The solution was to simplify the product and take its management online and into the cloud. The result is its Zone 2 management software for its VMS products.

Likewise, the company has expanded into the solar light pole space, albeit without overcomplicating its market offerings.

Saferoads is doing extensive work in off-grid lighting, and other products that have the ability to illuminate black spots, high trafficked areas, and rural areas with no power. “We’ve kept out solar portable lights quite simple, and kept the concrete base simple but safe,” he adds.

The act of bringing the design process into the heart of the Saferoads’ research and design department has also enabled the company to work more reactively with customer needs.

“I believe one of the greatest strengths the business is to be adaptable and open to changes, and that has grown over time,” asserts Mr. McMaster. “We don’t just focus on a being a churn factory – we are a job shop – everything we make is custom-made and that’s one of our strong points.”

The imagination of Saferoads’ research and design department has continued to flourish by taking its products in-house. That successful process has continued to this day.

In the past 18 months, the company has invested in LS-DYNA simulation software to crash test a new portable barrier the company is working on.

“It’s quite a costly venture, but we can carry out hypothetical tests on crash barriers in house,” he says. “It’s pretty unique for a company of our size. Big tech companies in the United States who have this on tap have been using it for the past 20 years. Traditionally we’ve relied on feedback from our customers and a trial and error approach, but using this just makes things more effective in crash testing.”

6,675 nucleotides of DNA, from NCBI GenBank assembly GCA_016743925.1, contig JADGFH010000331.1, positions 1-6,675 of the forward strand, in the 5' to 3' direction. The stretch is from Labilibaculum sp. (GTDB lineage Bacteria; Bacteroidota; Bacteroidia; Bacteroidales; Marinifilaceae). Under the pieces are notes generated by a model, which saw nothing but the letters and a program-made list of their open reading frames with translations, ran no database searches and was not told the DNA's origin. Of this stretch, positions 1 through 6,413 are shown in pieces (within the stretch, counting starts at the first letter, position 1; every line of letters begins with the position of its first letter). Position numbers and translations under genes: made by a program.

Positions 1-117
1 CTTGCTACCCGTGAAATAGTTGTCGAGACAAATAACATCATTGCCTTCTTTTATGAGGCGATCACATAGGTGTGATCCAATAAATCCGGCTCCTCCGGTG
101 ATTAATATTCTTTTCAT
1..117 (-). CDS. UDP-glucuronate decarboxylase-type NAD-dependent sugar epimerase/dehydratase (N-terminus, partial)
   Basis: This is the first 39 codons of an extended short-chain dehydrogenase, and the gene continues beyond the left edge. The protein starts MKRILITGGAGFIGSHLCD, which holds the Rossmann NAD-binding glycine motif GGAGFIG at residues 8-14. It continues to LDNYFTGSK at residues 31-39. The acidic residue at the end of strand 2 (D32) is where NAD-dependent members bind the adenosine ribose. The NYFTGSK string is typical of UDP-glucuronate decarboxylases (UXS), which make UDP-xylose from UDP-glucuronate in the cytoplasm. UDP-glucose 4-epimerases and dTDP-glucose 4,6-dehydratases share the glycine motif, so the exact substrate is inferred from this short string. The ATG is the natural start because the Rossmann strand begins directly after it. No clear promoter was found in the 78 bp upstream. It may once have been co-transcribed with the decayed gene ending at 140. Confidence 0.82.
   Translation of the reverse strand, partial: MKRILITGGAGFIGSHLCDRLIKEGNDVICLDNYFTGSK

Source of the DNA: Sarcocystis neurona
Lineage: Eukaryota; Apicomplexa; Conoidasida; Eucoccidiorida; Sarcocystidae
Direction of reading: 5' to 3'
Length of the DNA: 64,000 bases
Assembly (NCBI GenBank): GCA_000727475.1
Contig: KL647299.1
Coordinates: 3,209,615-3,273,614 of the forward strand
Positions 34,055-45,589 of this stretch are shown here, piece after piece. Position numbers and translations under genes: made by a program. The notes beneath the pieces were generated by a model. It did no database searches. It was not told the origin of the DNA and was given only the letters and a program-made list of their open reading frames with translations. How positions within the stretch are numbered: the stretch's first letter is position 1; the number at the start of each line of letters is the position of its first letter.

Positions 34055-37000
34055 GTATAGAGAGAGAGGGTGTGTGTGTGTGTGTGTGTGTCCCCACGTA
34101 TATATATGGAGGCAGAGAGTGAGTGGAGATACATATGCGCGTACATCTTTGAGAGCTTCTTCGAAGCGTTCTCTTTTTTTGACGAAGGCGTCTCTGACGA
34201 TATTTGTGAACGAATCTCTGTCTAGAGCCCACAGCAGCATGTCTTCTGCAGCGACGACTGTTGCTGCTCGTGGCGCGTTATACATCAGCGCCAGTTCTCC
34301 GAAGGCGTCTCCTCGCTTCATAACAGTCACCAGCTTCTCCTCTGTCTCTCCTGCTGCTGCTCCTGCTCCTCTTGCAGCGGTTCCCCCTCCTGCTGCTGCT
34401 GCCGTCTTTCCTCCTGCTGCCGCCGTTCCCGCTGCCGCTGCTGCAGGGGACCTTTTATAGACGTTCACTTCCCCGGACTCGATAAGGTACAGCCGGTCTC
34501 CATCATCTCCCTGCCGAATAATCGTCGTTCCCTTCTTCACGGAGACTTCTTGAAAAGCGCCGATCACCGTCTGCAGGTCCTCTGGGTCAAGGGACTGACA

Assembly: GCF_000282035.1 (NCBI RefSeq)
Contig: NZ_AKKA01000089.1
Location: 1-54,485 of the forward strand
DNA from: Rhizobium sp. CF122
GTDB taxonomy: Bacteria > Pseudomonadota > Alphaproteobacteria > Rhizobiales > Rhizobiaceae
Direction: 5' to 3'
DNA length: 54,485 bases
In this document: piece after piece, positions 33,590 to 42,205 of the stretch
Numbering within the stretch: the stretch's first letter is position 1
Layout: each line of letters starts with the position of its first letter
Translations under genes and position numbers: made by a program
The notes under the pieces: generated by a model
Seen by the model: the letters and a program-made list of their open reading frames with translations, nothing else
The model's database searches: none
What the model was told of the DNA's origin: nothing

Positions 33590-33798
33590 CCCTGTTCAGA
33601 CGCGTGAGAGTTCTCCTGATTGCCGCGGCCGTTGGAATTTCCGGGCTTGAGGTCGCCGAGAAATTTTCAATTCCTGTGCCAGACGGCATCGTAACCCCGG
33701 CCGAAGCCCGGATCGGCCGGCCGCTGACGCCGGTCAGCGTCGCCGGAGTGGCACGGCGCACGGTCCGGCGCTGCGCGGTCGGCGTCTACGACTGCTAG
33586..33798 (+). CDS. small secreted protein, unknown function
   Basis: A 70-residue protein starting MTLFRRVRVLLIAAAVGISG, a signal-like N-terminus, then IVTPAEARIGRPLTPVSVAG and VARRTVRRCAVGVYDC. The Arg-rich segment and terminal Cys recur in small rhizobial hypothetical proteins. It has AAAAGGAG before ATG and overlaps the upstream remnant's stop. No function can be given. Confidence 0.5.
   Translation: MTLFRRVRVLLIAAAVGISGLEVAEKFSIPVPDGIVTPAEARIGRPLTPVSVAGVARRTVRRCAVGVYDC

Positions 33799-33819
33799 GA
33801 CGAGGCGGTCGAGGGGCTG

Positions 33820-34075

He says he’s pleased with the progress the company has made by utilising the LS-DYNA software because the company can move into production and the prototype phase of product development quicker than ever before.

Mr. McMaster says the innovation coming from Saferoads stems from the creative mind of its Founder and CEO. “The big driver of Saferoads’ research and development would be Darren – he’s the entrepreneur; he’s the ideas man.”

A complete journey

Reflecting on Saferoads’ evolution, Mr. Hotchkin says the past quarter of a century has been an interesting time for the company and himself.

“I was 28 years old when the company began – starting Saferoads certainly wasn’t the plan,” he says. “We’re a company that’s had a lot of changes in 25 years – we’ve definitely seen some high highs, and low lows. We’re smaller now than we were about eight years ago, but we’re a company that continues to innovate.”

While Mr. Hotchkin certainly didn’t envisage himself running a road safety product and solutions company back in 1992, he says the benefits of working in such a sector has had an impact on him.

“It is a nice feeling to know you’re making a bit of an impact and helping make people safer. Australia is one of the top 10 safest countries to drive in and our road deaths are half of that in the US. I like to think we’ve contributed in some way to that.”

Related articles:

Interesting? Share this article